By: Rev. Joseph R. Kramer
Today we are looking at the biblical concept of kindness. The Bible is written, primarily, in Hebrew and Greek. So, to get a deeper understanding of the concept, we must spend some time in these languages.
Old Testament Usage:
There are many words that we translate using the word kindness, but the one used most often carries the thought of loving kindness; acts that are done out of love which is shown in our loyalty to God and others. Kindness carries with it faithfulness. This means being faithful in our families, work and spiritual lives; doing what we say we are going to do and doing what is right.
New Testament Usage:
There are a few Greek words that translate into kindness. Most of them carry with them the idea of God’s relationship to those that are saved (i.e. turned away from their sinful life and belong to God by faith). These verses focus on the fact that while we were sinners Christ died for the ungodly (Romans 5:6-8; Ephesians 2:6-9; John 3:16-17, etc.).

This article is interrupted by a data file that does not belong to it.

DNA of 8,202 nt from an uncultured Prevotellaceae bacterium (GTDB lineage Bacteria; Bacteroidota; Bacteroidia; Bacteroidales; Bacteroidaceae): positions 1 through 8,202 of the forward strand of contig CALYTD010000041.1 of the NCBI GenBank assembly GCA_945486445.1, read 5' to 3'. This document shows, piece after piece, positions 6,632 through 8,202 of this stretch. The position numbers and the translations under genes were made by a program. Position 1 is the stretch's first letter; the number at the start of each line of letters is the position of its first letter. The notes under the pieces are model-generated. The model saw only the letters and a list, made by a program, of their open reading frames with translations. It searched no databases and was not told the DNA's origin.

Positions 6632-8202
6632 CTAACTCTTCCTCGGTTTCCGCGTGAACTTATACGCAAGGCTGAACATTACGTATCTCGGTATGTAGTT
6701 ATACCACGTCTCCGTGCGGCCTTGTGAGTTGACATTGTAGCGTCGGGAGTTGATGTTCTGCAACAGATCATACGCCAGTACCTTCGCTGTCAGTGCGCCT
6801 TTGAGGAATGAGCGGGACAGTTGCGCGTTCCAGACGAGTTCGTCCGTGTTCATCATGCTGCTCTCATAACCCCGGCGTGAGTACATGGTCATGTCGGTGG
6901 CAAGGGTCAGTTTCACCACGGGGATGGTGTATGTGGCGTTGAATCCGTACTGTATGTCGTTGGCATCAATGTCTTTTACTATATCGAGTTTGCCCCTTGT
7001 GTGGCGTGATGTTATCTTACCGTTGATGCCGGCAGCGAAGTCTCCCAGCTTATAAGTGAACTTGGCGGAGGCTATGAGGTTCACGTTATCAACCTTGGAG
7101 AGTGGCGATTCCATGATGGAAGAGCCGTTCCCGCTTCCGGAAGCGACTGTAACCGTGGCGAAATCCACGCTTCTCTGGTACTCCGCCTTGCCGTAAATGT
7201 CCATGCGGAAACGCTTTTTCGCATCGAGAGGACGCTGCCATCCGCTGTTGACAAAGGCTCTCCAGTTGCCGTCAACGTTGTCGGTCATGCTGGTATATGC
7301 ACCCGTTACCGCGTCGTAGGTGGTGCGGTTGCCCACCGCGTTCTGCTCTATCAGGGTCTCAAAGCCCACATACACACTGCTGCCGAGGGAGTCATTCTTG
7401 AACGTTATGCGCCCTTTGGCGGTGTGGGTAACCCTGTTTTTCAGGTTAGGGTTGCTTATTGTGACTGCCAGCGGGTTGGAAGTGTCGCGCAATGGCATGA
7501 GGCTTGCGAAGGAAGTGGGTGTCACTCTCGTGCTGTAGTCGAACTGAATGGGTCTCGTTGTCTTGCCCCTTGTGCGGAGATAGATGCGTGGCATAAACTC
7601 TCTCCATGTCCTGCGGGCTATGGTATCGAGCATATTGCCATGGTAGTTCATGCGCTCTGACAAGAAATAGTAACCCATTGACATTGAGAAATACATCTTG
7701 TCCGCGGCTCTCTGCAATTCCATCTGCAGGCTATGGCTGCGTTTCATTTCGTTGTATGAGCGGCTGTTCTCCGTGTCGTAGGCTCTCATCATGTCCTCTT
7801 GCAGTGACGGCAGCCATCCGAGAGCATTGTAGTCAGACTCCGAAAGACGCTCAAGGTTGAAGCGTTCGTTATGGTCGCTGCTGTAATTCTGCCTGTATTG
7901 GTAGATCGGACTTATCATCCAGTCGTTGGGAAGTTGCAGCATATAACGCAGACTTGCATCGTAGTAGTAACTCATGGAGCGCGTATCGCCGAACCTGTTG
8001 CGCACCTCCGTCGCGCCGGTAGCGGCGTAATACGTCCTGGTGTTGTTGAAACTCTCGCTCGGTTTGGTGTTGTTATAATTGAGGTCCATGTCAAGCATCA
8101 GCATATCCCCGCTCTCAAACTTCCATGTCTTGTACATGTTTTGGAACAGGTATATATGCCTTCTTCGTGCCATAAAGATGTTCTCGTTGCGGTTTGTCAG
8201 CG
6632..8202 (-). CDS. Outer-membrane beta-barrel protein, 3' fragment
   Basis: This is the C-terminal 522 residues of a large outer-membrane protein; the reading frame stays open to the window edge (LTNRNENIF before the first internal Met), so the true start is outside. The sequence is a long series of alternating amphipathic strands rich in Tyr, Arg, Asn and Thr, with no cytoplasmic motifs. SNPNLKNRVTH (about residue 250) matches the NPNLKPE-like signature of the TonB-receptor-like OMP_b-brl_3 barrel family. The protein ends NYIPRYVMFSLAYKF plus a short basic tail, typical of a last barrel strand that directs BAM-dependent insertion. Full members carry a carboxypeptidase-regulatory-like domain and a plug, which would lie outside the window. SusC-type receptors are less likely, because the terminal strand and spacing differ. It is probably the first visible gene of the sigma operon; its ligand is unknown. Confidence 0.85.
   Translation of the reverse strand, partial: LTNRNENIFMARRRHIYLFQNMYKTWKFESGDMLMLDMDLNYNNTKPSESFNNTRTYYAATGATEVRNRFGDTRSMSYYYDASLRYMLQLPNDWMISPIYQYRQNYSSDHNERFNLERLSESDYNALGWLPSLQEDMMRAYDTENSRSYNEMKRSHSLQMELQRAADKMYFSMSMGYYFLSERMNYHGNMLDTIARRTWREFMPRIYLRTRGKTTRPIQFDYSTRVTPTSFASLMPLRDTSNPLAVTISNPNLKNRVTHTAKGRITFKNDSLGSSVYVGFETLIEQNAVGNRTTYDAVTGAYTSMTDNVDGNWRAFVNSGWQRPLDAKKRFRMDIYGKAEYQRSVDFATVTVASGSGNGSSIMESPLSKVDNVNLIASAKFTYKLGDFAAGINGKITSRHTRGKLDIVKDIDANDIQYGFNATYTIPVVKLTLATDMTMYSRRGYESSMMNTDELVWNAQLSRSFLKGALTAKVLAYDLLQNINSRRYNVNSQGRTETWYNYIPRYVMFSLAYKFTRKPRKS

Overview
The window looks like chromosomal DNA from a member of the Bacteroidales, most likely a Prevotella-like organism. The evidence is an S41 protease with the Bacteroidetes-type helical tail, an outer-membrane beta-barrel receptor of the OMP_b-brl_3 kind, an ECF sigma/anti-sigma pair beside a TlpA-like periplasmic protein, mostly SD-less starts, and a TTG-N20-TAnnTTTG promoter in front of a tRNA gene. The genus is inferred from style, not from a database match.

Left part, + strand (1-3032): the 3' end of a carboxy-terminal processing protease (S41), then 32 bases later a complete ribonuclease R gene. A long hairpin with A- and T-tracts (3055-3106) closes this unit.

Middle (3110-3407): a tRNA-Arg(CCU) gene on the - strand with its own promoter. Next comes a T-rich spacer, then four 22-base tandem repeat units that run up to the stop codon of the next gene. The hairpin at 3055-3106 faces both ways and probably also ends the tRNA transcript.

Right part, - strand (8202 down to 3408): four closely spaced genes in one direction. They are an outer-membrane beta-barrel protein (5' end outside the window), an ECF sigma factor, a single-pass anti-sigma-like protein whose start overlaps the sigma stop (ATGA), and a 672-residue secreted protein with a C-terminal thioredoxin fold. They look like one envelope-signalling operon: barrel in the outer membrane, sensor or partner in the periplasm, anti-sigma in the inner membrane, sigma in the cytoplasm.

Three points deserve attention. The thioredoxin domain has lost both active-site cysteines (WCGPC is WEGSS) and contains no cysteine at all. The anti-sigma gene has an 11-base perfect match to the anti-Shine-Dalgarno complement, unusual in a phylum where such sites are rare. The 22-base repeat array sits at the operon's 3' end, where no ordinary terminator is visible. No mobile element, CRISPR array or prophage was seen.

These words also focus on how we should treat each other in light of the kindness that God has shown us (Ephesians 4:29-32; 1 John 4:20-21). If we say that we are saved, but are not kind to one another then we are not showing Christ’s nature to others. If we are truly saved, then the act of kindness comes out of us naturally to others (Romans 5:5). This doesn’t mean that we don’t struggle with the sin nature that is in us, there will be times when we aren’t kind. In those times we should repent and ask God to help us to show kindness.
This has been just a short study. There is so much more about kindness coming from the Love of God that we could look at today. Alas, we just don’t have the room for it here.